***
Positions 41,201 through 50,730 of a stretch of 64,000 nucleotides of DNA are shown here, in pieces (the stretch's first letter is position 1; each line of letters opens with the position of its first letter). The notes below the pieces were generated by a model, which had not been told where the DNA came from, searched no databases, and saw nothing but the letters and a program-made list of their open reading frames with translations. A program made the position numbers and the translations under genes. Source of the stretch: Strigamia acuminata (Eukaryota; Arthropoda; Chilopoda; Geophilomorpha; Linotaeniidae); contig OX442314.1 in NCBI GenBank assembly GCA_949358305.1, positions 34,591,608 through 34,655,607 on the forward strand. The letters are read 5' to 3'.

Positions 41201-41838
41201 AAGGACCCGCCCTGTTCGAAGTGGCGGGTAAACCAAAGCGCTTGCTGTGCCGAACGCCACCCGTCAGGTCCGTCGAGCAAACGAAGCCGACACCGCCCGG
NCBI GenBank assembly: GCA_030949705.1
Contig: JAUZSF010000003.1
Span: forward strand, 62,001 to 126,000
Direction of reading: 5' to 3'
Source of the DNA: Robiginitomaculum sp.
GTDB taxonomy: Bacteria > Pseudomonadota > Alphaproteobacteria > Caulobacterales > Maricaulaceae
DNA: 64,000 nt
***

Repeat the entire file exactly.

Positions 41,201 through 50,730 of a stretch of 64,000 nucleotides of DNA are shown here, in pieces (the stretch's first letter is position 1; each line of letters opens with the position of its first letter). The notes below the pieces were generated by a model, which had not been told where the DNA came from, searched no databases, and saw nothing but the letters and a program-made list of their open reading frames with translations. A program made the position numbers and the translations under genes. Source of the stretch: Strigamia acuminata (Eukaryota; Arthropoda; Chilopoda; Geophilomorpha; Linotaeniidae); contig OX442314.1 in NCBI GenBank assembly GCA_949358305.1, positions 34,591,608 through 34,655,607 on the forward strand. The letters are read 5' to 3'.

Positions 41201-41838
41201 AAGGACCCGCCCTGTTCGAAGTGGCGGGTAAACCAAAGCGCTTGCTGTGCCGAACGCCACCCGTCAGGTCCGTCGAGCAAACGAAGCCGACACCGCCCGG
NCBI GenBank assembly: GCA_030949705.1
Contig: JAUZSF010000003.1
Span: forward strand, 62,001 to 126,000
Direction of reading: 5' to 3'
Source of the DNA: Robiginitomaculum sp.
GTDB taxonomy: Bacteria > Pseudomonadota > Alphaproteobacteria > Caulobacterales > Maricaulaceae
DNA: 64,000 nt